Private Fishing

There are many areas on the Outer Banks which allow for you to grab a charter boat and go out into open water for a great day’s worth of fishing.  For those of us who don’t mind shore fishing, there are a couple of ways to go about on your own.  If you venture out to one of the local piers, you pay a nominal admission fee and can fish all day if you’d like.  You can bring your own fishing gear or rent from them.  They’ll sell you the bait you need for the type of fish you’d like to catch.  They’ll give you advice and more importantly, you’ll not need a fishing license as you’re an attendee of the pier and covered by them.  You can also venture out on your own and fish from the beach.  Of course, you’ll need to stop by the local tackle shop to grab a license.  While you’re there, speak with the store personnel.  They’re fishermen as well.  They’ll tell you what you need, where to go, and what bait to buy.  Prices are very reasonable.  Plus, you’re supporting locals!

We can go into a whole other segment speaking about the different fish and seafood that is available out at our favorite coastal destination.  For a brief summary, also look at https://mvillaobx.com/fishing-outer-banks/

We look forward to having you as our guests!


OBX Weather

outer banks weather

OBX Weather

When it comes to the our beloved Outer Banks, folks often ask, “How’s OBX weather?” More specifically, people ask for general weather and temperature for different times of the year.  So let’s answer the question with data for Kill Devil Hills:                   

Avg High F            Avg Low F

  • January              52                         36
  • February             54                         38
  • March                 60                         43
  • April                    69                         52
  • May                    77                         59
  • June                   84                         69
  • July                    88                         73
  • August                86                         72
  • September          81                         68
  • October              72                         58
  • November           64                         49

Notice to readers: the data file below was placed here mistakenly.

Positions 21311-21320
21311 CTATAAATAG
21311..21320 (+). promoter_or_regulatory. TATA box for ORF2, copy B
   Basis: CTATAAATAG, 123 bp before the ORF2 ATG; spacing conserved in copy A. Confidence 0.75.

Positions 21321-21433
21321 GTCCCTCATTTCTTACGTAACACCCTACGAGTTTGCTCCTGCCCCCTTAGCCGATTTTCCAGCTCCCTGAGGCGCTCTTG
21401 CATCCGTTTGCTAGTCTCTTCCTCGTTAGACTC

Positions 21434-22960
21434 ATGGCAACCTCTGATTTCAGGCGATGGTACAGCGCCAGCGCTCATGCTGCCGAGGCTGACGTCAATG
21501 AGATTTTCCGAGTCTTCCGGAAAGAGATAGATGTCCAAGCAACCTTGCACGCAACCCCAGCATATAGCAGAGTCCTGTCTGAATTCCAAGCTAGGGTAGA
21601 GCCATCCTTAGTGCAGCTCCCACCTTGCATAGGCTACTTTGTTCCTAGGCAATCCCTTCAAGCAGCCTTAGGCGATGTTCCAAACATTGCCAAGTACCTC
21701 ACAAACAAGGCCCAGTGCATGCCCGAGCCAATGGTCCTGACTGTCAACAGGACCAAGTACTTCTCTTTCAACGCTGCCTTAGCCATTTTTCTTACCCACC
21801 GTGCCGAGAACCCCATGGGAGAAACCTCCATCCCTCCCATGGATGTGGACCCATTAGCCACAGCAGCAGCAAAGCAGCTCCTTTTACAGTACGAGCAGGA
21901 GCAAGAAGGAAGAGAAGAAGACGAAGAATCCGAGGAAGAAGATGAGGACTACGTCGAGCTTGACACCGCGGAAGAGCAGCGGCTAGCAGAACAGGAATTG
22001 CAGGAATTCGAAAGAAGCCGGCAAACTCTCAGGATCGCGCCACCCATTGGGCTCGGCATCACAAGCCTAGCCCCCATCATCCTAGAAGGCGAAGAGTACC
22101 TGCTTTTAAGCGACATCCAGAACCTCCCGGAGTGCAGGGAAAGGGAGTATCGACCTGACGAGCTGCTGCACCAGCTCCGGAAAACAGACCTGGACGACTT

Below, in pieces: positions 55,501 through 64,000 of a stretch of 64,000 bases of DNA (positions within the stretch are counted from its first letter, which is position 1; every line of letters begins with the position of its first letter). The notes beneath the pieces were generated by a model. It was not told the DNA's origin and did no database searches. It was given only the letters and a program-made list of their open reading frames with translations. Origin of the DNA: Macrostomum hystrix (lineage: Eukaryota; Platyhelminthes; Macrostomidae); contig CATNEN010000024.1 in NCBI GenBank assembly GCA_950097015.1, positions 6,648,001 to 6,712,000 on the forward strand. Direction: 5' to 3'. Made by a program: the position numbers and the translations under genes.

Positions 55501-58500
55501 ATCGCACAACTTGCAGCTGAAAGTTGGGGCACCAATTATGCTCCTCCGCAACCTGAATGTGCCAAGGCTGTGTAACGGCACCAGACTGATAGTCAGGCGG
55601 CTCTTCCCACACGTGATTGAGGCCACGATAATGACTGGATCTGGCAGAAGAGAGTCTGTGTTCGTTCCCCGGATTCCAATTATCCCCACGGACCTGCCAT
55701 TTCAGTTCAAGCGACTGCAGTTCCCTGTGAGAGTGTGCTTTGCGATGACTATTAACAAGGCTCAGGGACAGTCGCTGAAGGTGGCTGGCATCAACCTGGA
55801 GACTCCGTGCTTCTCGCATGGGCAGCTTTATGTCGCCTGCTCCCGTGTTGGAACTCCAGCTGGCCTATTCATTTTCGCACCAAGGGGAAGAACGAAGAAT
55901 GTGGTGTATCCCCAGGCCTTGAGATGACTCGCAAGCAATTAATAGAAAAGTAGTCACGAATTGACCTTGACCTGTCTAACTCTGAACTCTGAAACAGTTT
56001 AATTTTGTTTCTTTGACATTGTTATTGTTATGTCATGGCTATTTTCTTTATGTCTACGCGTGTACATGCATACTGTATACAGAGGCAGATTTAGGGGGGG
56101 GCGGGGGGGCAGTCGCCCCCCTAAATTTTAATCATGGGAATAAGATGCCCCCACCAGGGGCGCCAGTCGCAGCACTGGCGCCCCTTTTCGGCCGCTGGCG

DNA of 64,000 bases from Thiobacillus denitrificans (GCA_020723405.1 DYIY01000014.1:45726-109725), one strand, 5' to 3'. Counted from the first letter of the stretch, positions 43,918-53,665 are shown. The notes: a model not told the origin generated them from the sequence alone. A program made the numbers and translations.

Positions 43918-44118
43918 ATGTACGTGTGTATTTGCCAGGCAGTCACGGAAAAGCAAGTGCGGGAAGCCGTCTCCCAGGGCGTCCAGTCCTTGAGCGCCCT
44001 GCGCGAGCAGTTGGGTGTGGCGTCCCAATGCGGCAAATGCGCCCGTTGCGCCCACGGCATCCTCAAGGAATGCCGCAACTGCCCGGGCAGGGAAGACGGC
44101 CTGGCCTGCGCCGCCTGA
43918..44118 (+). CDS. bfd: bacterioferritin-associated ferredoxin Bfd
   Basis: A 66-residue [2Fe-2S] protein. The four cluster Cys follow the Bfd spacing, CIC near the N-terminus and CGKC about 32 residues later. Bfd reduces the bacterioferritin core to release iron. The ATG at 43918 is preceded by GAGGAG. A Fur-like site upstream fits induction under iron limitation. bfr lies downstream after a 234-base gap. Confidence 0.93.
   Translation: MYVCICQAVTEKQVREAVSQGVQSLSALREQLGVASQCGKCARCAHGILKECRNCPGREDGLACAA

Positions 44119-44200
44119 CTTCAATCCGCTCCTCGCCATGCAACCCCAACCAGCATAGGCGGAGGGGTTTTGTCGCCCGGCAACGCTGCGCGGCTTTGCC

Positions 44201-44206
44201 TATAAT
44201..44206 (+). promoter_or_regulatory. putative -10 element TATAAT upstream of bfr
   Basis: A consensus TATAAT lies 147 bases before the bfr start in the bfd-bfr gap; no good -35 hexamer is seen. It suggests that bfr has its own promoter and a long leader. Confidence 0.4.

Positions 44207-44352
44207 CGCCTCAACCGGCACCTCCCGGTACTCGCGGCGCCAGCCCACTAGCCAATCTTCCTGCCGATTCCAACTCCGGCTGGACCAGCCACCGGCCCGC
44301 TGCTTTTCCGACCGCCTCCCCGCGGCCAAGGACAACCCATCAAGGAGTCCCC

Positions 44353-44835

• December           56                         40

The Tale of The Tape

As you can see, it really doesn’t get all that cold.  In this way, the Outer Banks can be enjoyed all year round.  January happens to be the coldest month and July, the warmest.  On average.If you plan to visit during the offseason, why not take advantage of the lower prices for accommodations as well as the offseason specials at many of the local eateries.  September thru November is still a great time of year to visit, as is March thru May.  Of course as I write this, we’re coming off of the coldest few days that we’ve had out there this year.  Sunday night thru Tuesday this week was brutal.  The high last Monday was 29 degrees F!  We pick and choose whether we rent to folks during the coldest winter months for this reason.  Nobody wants to be out there during that weather AND you have to worry about frozen pipes and the heating system keeping up. We were still warm, but the heat pump was working overtime for sure.

How About Rain?

As for rain, or overall precipitation rather, it looks like August is the wettest month with 5.69in on average.  Surprisingly, April seems to be the driest month with 3.13in of precipitation on average.

Whatever the weather, I think most of us agree that life is better at the coast.  Correct? Have a look at some more OBX weather info here: https://www.outerbanks.org/plan-your-trip/obx-weather-seasons/

We look forward to having you as our guests!